The anxieties of the few patriots in Rome were already absorbed in greater cares than any connected with the return of Pompey. Catiline, the conspirator of a former year, was again seeking the consulship; and having twice before been rejected at the elections, he was now advancing towards his object, as was well known, at the head of a band of associates, who, some thinking to lead, and others aware of following him, were, before the present canvass, resolved to create him Consul for their sakes as well as for his own. This extraordinary man, in whom, it would seem, the worst and the best blood, the highest and the basest capacities of his race, were combined, had pursued a career of wickedness and prodigality to which there were many counterparts in public,26 but few in private, even amongst his corrupted countrymen. Though nothing would be more unjust than to repeat the reproaches which he has received, as if he had been a solitary monster in the midst of a virtuous people,27 it is evident that the oppressions and the debaucheries which marked the ruler, the citizen, and the lowest slave in Rome had never yet been so openly paraded and indulged as by Catiline. This, again, is not to his shame alone, but to that of the nation in which public opinion was extinct or else no longer respectable. Ardent in intellect 28 and strong in physical energies, 29 until his vices had enfeebled his frame and inflamed his bloodshot eyes, Catiline was foremost in revelrý, in brilliancy, and in ambition. As generous to those he cared to serve as he was grasping towards those he chose to abuse, 30 he was the hero of one as much as the terror of another multitude. Nor was he admired alone by infamous men or profligate women; the virtuous, or they who bore the name, were inclined to indulge him, as one whose faults were not so striking as his powers.31 “Me even,” exclaimed Cicero, “me had he almost deceived, so nearly did he seem to me the good citizen, the associate of the excellent, the firm and the faithful friend.”32 Catiline must now have been upwards of forty years of age.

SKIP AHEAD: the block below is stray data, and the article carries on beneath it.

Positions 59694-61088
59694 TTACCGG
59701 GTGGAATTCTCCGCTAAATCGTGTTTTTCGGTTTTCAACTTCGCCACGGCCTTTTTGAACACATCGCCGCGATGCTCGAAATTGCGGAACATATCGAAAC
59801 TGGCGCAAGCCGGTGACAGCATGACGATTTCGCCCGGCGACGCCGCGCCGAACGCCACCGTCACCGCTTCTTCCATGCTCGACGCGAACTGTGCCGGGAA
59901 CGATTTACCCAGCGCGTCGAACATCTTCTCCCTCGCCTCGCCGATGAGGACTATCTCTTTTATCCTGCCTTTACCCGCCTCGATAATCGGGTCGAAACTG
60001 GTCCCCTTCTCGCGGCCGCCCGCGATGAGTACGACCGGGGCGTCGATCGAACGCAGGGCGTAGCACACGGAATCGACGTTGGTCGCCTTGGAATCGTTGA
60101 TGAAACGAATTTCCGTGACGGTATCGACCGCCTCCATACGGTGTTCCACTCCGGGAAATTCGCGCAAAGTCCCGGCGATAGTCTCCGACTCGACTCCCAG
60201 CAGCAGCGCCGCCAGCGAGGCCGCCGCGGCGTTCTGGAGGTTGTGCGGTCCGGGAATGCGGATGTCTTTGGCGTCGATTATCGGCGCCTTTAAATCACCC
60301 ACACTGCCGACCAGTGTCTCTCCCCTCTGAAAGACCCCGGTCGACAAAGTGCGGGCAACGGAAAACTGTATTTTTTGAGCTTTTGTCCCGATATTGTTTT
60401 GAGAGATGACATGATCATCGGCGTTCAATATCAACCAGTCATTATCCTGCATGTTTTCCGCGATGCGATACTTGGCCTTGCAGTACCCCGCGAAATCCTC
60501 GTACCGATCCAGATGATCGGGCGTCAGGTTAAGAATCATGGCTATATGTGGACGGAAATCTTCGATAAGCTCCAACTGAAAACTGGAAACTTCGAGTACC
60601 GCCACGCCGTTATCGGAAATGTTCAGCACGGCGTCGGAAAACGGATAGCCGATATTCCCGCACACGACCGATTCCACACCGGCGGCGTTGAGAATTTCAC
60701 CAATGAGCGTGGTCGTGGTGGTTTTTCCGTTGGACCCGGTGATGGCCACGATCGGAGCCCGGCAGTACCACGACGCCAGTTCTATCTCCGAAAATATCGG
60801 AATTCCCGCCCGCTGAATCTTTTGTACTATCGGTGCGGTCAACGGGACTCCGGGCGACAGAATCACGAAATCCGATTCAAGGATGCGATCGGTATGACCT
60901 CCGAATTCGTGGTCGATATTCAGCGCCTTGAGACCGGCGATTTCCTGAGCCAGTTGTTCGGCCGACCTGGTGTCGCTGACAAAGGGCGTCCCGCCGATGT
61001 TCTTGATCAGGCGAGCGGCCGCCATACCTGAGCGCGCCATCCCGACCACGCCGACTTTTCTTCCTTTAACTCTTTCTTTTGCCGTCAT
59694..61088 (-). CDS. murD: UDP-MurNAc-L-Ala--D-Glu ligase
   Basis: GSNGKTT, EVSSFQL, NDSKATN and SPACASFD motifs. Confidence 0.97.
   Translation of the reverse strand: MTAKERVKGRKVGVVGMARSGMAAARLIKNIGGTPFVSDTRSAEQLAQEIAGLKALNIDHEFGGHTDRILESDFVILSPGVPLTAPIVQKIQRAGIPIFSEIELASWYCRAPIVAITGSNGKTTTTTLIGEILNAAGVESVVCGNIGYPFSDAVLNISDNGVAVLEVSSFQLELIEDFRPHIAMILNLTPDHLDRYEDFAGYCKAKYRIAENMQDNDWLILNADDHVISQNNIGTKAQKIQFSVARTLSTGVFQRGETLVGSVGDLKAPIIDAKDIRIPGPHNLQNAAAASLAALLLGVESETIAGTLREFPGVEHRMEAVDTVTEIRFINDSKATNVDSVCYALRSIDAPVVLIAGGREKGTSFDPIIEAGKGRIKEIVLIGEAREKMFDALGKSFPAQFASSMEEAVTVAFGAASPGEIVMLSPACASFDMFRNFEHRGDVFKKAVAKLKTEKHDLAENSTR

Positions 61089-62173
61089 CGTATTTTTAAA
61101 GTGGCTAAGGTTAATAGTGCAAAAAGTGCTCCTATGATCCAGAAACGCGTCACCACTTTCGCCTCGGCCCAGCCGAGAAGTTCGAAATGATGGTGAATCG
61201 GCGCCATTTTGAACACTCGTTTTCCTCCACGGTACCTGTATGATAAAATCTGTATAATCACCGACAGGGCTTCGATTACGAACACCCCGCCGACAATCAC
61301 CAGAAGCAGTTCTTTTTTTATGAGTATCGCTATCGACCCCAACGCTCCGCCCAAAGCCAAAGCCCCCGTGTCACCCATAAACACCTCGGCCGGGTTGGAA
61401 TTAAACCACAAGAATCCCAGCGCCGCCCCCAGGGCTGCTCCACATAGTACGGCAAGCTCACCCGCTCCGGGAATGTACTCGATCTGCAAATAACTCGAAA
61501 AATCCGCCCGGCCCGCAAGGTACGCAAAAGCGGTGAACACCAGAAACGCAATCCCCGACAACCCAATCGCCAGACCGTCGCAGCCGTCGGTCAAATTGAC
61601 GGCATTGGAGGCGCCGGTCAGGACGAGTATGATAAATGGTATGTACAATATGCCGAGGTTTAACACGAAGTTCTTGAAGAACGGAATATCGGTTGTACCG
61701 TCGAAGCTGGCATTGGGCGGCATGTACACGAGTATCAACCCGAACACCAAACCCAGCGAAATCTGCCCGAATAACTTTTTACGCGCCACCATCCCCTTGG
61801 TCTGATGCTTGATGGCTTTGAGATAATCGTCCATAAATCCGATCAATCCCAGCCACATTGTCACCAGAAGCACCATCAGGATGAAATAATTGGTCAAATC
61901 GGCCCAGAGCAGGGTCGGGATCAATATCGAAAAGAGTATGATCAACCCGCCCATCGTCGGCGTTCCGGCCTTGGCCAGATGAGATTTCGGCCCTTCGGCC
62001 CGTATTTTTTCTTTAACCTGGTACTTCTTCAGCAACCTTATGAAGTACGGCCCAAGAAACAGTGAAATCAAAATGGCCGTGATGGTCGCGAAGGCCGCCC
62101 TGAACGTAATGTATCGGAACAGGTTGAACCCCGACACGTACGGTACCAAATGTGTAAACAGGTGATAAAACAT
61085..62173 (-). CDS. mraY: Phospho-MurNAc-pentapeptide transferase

* His public life began with the he governed in the year following proscriptions and murders in which his prætorship, and his arraignment he took a fearful part under Sulla. on the list of Sulla's assassins. On He was afterwards a Quæstor (A. both trials he easily obtained an acC. 78), a Lieutenant (76), and a quittal ; on the second with the help Prætor (68); while, on the other of Cæsar. Dion Cass. XXXVII. side, if it may be so distinguished, 10. of the sketch, appear his prosecu- 27 “ Incitabant præterea corrupti tion for extortion in Africa, which civitatis mores.” Sall., Cat., 5.
Cicero took upon himself the charge of preventing Catiline's election as his successor; and although it was generally, but indistinctly, known that the inten
See the whole of Cap. 38. It was 29 “ Magna vi et animi et cornot every people, as Juvenal (Sat. poris.” Ibid. XIV. 41, 42) would have us be- 30 « Alieni appetens, sui profulieve, that could produce a Cati- sus.” Ibid.
31 Cic., Pro Cæl., 5, 6. 28 “ Vastus animus immoderata, * 32 Ibid., 6. It was insincere, incredibilia, nimis alta semper cu- however, in Cicero to say so. Cf. piebat.” Sall., Cat., 5.
Ad Att., I. 1, 2. VOL. II.
tions of the candidate and his comrades, whose troops were already gathering in Etruria, extended far beyond the limits of the consulship, the opposition of Cicero alone appears in any prominence. He urged a new law against bribery ;33 he induced his colleague to separate from the conspirators; he united the supporters, generous or interested, of the Commonwealth under his direction; he adjourned the election ; and finally, as he says himself, he bade Catiline answer, “ if he would,” before the Senate, for the rumors brought in on every side.34 The conspirator retorted, that there were two bodies belonging to the Commonwealth, — the one weak and with a feeble head, the other strong, but without a head at all ; “ to this," he added menacingly, “ while I live, a head shall no more be wanting." 35 And so he broke forth, as Cicero continues, from the Senate-house in triumph. But the Consul remained, firm and resolved, with the Senate, from whom he obtained the decree investing himself and his colleague, according to the usual form, with unlimited authority to preserve the public safety. He then descended, armed and guarded, into the Campus Martius, where the elections were held ; and there, to his infinite joy, was enabled to declare two other citizens, Junius Silanus and Licinius Murena, to be chosen Consuls in the face of the thrice disappointed Catiline. Neither Pompey with the army,
33 Attempted in vain before. As- 34 Pro Mur., 25. con., Argum. Orat. in Toy. Cand. 35 Ibid. Plut., Cic., 14. Cic., Pro Murena, 23. Dion Dion Cass., XXXVII. 29. Cass., XXXVII. 29.